CMURC supports inclusive entrepreneurship because people from all backgrounds deserve access to business and entrepreneurial resources – and to ultimately close the opportunity gap.
Innovation and entrepreneurial development are generally linked with startup companies but have also proven to be critical components to keeping existing companies in business. COVID-19 has changed everything about how we live and run businesses and has dramatically changed the outlook for entrepreneurs. A playing field that was already uneven for underrepresented populations has now been made even more uneven by COVID-19.
Entrepreneur Like ME
Entrepreneur Like ME builds upon the Inclusive Entrepreneurial initiative started in 2021. The project has four main components: 1) Advise ME 2) Connect ME 3) Celebrate ME 4) Strategize ME. Join us for our quarterly IMPACT DAY where the Advise ME and Connect ME sessions will be held.
A place where tough conversations can be had, where true barriers can be recognized. This is a hybrid of an advisory group and a peer-support group with an open invitation to all. An avenue to ask questions to share your story and to hear others.
Create one-on-one relationships in a safe and inclusive environment. The key is connecting two people with different backgrounds to provide for more in-depth conversations while understanding perspectives and exposing individuals to another network.
Strategically highlight and celebrate people. We will recognize innovators and entrepreneurs of various backgrounds and highlight them to show people that there are people like them that could do it and to provide hope that they can do it too.
Provides an avenue for a diverse group of industry professionals, investors, and entrepreneurs to bring innovations at their earliest stages to a climate where teams can be established, and opportunities can flourish virtually every Wednesday.
Entrepreneurship should be accessible for everyone, and the best ideas should win. However, many entrepreneurs face barriers to entry that are beyond their control, particularly when it comes to raising capital. Consider that 83 percent of funding comes through personal net worth, family wealth, or connections to networks. Very little of the total capital flow to entrepreneurs is geared toward underrepresented populations, particularly women and racial minorities.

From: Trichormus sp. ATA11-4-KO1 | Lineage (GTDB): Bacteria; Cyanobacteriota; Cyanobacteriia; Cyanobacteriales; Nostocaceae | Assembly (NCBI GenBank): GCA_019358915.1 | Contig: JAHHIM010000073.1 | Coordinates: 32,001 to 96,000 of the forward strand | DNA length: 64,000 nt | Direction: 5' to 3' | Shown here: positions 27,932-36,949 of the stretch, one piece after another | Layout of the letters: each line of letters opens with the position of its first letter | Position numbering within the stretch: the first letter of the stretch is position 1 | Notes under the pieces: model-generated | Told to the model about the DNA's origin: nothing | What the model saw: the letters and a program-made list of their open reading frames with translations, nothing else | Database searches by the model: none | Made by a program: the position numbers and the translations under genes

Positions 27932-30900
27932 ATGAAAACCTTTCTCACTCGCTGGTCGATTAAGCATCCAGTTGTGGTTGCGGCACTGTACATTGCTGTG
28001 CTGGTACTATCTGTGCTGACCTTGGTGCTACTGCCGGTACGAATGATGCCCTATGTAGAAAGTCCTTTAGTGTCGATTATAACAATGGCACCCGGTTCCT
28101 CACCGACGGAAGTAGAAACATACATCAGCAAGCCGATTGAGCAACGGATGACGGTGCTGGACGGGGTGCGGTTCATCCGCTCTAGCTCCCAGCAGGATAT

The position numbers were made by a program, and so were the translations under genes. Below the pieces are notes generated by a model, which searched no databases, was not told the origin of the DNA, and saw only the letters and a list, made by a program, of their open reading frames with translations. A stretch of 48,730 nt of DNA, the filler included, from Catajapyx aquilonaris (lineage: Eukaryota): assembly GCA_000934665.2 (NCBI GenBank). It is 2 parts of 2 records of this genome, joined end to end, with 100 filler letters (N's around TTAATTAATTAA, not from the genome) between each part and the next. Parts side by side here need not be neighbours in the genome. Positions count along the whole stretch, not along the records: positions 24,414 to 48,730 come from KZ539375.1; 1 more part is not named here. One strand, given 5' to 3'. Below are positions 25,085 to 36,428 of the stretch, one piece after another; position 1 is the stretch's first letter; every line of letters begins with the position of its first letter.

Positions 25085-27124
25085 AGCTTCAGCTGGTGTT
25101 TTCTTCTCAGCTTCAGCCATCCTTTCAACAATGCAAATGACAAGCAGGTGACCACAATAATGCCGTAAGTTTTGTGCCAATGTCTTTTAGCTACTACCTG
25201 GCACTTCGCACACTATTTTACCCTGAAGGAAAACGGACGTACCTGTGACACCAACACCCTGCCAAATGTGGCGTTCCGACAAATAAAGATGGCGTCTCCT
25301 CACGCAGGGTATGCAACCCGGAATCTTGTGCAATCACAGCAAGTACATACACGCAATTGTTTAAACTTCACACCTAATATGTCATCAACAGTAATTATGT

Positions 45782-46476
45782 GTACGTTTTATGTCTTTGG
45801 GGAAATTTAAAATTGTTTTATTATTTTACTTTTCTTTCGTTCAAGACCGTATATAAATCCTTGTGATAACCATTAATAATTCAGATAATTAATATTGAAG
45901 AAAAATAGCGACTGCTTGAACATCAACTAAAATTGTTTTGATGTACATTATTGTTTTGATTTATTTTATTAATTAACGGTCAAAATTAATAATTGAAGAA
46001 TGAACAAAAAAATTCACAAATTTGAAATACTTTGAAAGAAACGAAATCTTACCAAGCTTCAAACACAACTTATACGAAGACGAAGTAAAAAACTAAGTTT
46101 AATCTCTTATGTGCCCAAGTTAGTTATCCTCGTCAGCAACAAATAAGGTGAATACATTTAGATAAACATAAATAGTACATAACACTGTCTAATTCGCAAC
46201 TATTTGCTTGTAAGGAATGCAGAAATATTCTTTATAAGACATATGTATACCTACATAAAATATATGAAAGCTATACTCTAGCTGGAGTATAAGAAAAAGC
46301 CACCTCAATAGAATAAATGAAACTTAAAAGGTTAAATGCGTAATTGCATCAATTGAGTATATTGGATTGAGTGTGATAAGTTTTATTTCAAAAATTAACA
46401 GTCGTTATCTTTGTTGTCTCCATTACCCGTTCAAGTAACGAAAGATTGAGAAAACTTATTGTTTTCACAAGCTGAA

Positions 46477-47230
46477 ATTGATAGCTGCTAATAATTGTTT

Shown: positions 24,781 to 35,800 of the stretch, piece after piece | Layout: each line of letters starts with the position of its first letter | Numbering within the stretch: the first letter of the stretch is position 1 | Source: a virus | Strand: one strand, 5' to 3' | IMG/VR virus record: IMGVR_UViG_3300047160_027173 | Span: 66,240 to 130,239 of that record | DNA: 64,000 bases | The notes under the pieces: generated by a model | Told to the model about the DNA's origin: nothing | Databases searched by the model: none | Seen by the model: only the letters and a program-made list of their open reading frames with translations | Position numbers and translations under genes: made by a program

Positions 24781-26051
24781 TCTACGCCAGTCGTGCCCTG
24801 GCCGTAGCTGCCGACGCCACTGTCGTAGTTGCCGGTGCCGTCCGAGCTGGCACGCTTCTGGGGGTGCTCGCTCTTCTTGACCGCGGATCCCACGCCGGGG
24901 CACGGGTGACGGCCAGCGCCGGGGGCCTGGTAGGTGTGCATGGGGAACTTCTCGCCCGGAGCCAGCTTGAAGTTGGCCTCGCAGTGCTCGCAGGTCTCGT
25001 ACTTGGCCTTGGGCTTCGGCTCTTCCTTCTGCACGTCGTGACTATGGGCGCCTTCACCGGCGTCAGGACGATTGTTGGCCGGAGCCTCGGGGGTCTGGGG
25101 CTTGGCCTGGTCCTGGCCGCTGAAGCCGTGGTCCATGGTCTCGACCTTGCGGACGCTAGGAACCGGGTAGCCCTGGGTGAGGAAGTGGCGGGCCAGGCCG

• One percent of venture capital dollars went to African American and Latino founders and less than two percent of venture capital dollars went to women founders.
• Only 9 percent of proposals to angel funds come from women.
• Before COVID-19, new Blackowned businesses started with almost 3x less overall capital than new White-owned businesses.
• Men were 60% more likely to secure funding than women when pitching the same business. We cannot solve this problem for entrepreneurs without looking at the entire way the economic system functions. Communities need a mechanism and network to help all people.
As a 501(c)(3) organization, CMURC has developed programs to increase aptitudes in innovation, business risk evaluation, creative problem solving, along with financial implications of decision making. To have entrepreneurs excel no matter what their background.
CMURC plans to start to level the playing field by creating the following:
• Recruit diverse members to participate in the “Right Choice” entrepreneurial program to connect mentors directly with minority and underprivileged populations.
• Create a diverse and inclusive culture for entrepreneurs, professionals, and corporations through the CMURC Connectivity Portal to engage and grow business.
• Recruit entrepreneurs and building bridges between CMURC and CMU outreach to include: Institute for Diversity, Equity and Inclusion, Office of Civil Rights, Office of LGBTQ Services, Multicultural Academic Student Services, and Native American Programs.